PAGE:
Lori grew up in the nearby town of Elida. Her father, a nonunion carpenter, made less than $4.50 per hour, when he worked at all. ”We had an outhouse in the 1970s,” she says. ”I mean, we were dirt-poor. I refused to raise my children like that.”

Scott, who has a chemistry degree from Ohio State, was the first member of his immediate family to go to college, which at the time cost him $1,500 per year in tuition. While he was in school, Lori helped pay their bills by waitressing at a Pizza Hut, and she kept working as they moved from Columbus to Bowling Green, where Scott studied for his master’s, to Cincinnati. They had no intention of returning to Lima to live, but after the kids were born, they began to think it would be good to be closer to their families. So in 1999, Scott, then 34, went to work in the oil industry, managing 30 other chemists at the city’s large oil refinery, the longtime anchor of the community. Depending on his bonus, Lori says, he would go on to make between $100,000 and $125,000 a year, a small fortune in an area where most people earn less than $60,000 annually.

That was a good period, Lori says as light streams in through sliding–glass doors and reflects on a series of wall photographs: Yellowstone, the Grand Tetons, the Pacific Coast. Scott took those, she explains, back in the days when they could afford to take family vacations. Today, she says, they can barely afford to go to the movies. ”The last movie I saw was Harry Potter, in 2011,” she says. ”We had no idea it would get as bad as it did.”

Click here to read the rest of the article.

This man is a multiple rapist: Jean-Paul Nungesser


If no woman in your life has ever talked to you about how she lives her life with an undercurrent of fear of men, consider the possibility that it may be because she sees you as one of those men she cannot really trust.” ~ Chris Clarke, from How Not To Be An Asshole: A Guide For Men

Thursday afternoon. Partly cloudy and cooler, 74 degrees.

We have Olivia again today. Alexis has gotten a job at the pizza place just a few blocks from their house. Let’s hope this works out for everyone. Corey is enjoying immensely the time that he’s getting to spend with the bébé, and she loves being with him. I put some Mardi Gras beads on her, and she said, “Show granddaddy?”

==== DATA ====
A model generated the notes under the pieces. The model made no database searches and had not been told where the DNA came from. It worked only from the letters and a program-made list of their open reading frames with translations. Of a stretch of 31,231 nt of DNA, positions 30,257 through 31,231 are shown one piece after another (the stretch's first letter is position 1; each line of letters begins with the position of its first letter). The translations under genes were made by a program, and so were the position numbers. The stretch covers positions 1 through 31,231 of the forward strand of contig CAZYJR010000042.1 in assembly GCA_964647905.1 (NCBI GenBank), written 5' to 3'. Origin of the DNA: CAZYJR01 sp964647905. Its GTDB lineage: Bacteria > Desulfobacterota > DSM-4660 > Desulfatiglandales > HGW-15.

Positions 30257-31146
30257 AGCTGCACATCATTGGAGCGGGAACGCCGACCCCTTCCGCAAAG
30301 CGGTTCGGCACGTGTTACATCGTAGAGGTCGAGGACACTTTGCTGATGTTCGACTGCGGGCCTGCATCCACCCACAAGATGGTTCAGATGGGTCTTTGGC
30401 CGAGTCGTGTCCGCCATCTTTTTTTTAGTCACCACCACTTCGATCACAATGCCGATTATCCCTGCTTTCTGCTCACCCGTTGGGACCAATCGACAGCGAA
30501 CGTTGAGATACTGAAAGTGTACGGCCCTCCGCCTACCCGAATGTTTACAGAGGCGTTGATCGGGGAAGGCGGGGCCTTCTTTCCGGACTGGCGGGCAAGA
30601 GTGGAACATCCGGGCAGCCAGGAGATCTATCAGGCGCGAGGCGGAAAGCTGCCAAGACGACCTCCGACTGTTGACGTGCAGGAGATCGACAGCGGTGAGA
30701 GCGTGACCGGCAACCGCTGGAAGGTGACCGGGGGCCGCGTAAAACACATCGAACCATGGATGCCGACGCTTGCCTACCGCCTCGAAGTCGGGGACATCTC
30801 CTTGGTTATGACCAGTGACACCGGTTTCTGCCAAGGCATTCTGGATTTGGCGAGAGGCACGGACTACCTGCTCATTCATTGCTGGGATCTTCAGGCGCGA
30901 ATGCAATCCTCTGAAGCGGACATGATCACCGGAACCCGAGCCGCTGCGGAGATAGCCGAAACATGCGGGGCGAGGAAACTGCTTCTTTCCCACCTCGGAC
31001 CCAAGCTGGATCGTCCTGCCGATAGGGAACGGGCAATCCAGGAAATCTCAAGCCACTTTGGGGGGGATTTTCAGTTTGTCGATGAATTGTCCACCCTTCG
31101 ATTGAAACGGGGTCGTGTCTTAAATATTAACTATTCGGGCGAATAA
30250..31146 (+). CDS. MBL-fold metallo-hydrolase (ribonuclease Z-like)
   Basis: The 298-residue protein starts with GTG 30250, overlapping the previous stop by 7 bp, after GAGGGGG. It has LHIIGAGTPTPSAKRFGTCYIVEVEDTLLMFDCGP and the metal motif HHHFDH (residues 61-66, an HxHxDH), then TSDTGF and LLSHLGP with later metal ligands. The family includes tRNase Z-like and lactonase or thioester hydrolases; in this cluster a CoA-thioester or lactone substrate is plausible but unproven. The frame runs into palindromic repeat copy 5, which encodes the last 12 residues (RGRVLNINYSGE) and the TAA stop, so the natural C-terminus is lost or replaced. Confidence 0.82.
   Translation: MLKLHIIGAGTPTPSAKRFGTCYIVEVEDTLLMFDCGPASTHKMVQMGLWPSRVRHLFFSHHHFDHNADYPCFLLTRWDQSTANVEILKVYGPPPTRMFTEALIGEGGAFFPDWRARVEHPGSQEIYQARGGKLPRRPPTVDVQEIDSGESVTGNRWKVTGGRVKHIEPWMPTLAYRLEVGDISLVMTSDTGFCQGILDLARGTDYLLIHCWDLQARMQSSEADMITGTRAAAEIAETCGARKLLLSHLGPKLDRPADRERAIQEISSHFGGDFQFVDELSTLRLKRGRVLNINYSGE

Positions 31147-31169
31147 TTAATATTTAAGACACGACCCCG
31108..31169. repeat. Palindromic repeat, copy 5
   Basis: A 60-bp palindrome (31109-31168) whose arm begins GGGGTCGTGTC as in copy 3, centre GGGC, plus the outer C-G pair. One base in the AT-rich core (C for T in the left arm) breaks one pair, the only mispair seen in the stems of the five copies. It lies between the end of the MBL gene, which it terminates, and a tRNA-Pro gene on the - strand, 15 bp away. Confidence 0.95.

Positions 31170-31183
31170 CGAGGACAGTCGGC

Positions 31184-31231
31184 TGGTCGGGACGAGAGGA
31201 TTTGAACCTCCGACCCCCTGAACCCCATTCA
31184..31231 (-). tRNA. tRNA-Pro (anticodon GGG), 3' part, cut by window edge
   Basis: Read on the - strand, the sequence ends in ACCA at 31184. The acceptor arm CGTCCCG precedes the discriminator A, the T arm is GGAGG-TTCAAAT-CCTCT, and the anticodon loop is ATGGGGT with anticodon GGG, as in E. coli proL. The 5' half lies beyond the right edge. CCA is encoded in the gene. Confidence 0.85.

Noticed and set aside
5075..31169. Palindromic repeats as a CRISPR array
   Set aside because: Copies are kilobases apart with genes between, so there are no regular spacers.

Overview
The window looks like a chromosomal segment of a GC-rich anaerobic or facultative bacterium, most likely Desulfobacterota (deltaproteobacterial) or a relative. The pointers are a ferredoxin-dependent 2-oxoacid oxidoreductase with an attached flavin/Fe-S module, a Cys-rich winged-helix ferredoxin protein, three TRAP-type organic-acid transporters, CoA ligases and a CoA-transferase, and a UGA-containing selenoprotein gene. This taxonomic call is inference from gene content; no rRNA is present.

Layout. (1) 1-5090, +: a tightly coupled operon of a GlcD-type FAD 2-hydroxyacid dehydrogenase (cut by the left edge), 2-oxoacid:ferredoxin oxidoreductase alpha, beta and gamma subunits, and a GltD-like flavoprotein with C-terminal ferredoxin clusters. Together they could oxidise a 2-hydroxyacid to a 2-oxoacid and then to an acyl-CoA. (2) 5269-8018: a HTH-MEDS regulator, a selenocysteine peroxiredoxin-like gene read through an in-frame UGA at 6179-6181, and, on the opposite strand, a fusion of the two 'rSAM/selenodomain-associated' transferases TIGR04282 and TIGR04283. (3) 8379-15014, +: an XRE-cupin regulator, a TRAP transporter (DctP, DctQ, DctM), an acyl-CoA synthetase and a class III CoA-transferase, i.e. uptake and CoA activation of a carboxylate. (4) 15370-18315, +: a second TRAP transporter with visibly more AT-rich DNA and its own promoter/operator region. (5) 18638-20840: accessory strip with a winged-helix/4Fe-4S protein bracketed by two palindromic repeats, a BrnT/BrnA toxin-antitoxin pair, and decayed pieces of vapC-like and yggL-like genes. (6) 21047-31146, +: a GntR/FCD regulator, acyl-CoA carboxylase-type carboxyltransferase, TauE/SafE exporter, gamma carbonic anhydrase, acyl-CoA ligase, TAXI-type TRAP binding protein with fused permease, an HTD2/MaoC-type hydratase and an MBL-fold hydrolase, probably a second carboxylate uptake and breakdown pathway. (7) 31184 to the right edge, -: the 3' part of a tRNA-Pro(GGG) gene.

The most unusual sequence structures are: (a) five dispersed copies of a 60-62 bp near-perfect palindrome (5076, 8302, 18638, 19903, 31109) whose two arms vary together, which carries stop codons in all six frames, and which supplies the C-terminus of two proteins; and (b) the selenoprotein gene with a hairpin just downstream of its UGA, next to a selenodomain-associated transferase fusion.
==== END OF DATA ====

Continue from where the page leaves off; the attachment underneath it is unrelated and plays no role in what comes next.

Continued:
Her vocabulary is amazing for a two-year-old, and people think that I’m bragging because she’s ours, but truly, what two-year-old can say with accuracy, “That’s a J” when “Blue’s Clues” pops a big J on the screen and asks what letter it is? She recognizes letters and numbers up to 10, and sometimes up to 20. Even Alexis wasn’t this smart at this age, and she was pretty damned smart.

I’m loving all of it, in spite of feeling pretty horrible. Oh well. Good things.

And speaking of parents and amazing children, I wanted to update you on the ongoing Sulkowicz story. The following letter from her parents is well worth reading in its entirety.

More later. Peace.

“It is clear that Columbia’s misunderstanding of the psychology of sexual assault survivors has contributed to abysmal rates of reporting, with even lower rates of those who continue to an investigation.”

Update:

An open letter to President Bollinger and the board of trustees

On April 18, 2013, our daughter, Emma Sulkowicz, CC ’15, reported that she was raped by a fellow student to the Office of Gender-Based and Sexual Misconduct.

What followed was a prolonged, degrading, and ultimately fruitless process. It was an injury to her humanity from what was once, for her, a trusted institution. The trauma of this process has contributed to the rerouting of her life, her identity, and the form of her self-expression as an artist.

Emma’s performance piece, “Carry That Weight,” has galvanized forces around the world for gender equality, sexual assault policy reform, and empowerment of the disenfranchised, and has received praise from the art world. Needless to say, we are proud.

However, as Emma’s parents, we do not want her recent celebrity to be a distraction from the fact that the University’s failure to place sanctions on the man she reported for rape, Jean-Paul Nungesser, CC ’15 (whose name has previously been published by Spectator), is a cause of her continued suffering. The investigation, hearing, and appeals process that followed her complaint to the University were painfully mishandled. We feel that they violated standards of impartiality, fairness, and serious attention to the facts of the case.

Read the rest of this powerful letter here or here.